The White House announced the launching of a new project called National Microbiome Initiative designed to investigate the world of microbes. It aims to find out more about microbiome’s benefit to human life and planetary function.
The White House’s Office of Science and Technology Policy (OSTP) says the program will increase the research attempts to understand the function of microorganisms that live on or in all living species and are necessary to the well-being of living creatures and ecosystems.
The National Microbiome Initiative will try to encourage comparative studies of microbes across ecosystems to come to a better understanding of the basis of microscopic life. It is an interdisciplinary project developed during a year-long fact-finding process. It develops technologies that let scientist organize and increase access to microbial data. It has the intentions of expanding the microbiome workforce through education and citizen science.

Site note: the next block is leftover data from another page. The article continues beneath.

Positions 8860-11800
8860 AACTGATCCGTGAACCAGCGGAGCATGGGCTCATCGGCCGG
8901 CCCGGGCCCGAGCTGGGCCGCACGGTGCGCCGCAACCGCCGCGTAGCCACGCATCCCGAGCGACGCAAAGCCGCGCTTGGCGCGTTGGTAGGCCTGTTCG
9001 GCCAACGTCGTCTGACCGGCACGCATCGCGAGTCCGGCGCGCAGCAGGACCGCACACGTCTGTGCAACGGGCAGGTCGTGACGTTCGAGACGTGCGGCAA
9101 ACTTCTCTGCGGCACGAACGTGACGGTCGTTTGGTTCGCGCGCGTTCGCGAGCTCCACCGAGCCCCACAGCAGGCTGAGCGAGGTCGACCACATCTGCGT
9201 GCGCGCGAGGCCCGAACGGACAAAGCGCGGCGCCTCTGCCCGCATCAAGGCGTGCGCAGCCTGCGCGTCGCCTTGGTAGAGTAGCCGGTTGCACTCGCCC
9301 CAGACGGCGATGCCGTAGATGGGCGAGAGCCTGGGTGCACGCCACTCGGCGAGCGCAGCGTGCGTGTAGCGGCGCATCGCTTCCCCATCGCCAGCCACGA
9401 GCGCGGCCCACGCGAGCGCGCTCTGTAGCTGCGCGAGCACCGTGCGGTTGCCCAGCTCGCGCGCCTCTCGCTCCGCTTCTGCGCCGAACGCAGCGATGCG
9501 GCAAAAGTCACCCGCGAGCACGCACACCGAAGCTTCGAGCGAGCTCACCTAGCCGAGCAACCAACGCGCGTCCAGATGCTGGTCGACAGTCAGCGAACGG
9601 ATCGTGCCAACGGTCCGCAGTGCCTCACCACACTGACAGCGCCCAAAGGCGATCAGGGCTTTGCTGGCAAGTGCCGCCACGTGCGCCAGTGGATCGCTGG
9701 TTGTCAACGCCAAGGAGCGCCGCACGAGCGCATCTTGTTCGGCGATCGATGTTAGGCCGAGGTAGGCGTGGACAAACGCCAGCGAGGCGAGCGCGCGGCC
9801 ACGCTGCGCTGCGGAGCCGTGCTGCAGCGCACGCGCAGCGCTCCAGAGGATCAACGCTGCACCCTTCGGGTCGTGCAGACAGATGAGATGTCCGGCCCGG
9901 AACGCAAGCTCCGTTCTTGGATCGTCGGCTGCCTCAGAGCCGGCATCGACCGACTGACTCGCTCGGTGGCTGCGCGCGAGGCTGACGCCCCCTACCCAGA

The human eye cannot see Microbiomes or microorganism communities that live on and inside people, animals, and plants. The National Microbiome Initiative considers they have a huge effect on the way people live. Microbes can make people sick or make them healthy, promote or stunt the growth of plants and contribute to climate change, among many other things.
Financing an interdisciplinary work
The National Microbiome Initiative plans to work with other organizations that are also interested in research on microbes. The organizations include the University of Michigan and Juvenile Diabetes Research Foundation, One Codex, The BioCollective, the University of California, and Bill and Melinda Gates Foundation.
The new initiative will have a total of $521 million in funding. The government is giving out $121 million in federal money, being part of the government’s 2017 budget. The non-government organization is giving $400 million, including Bill and Melinda Gates Foundation, which is giving $100 million to the project for four years. The foundation is aiming to found the development of tools that can be used for the study of human and agricultural microbiomes.
Source: The White House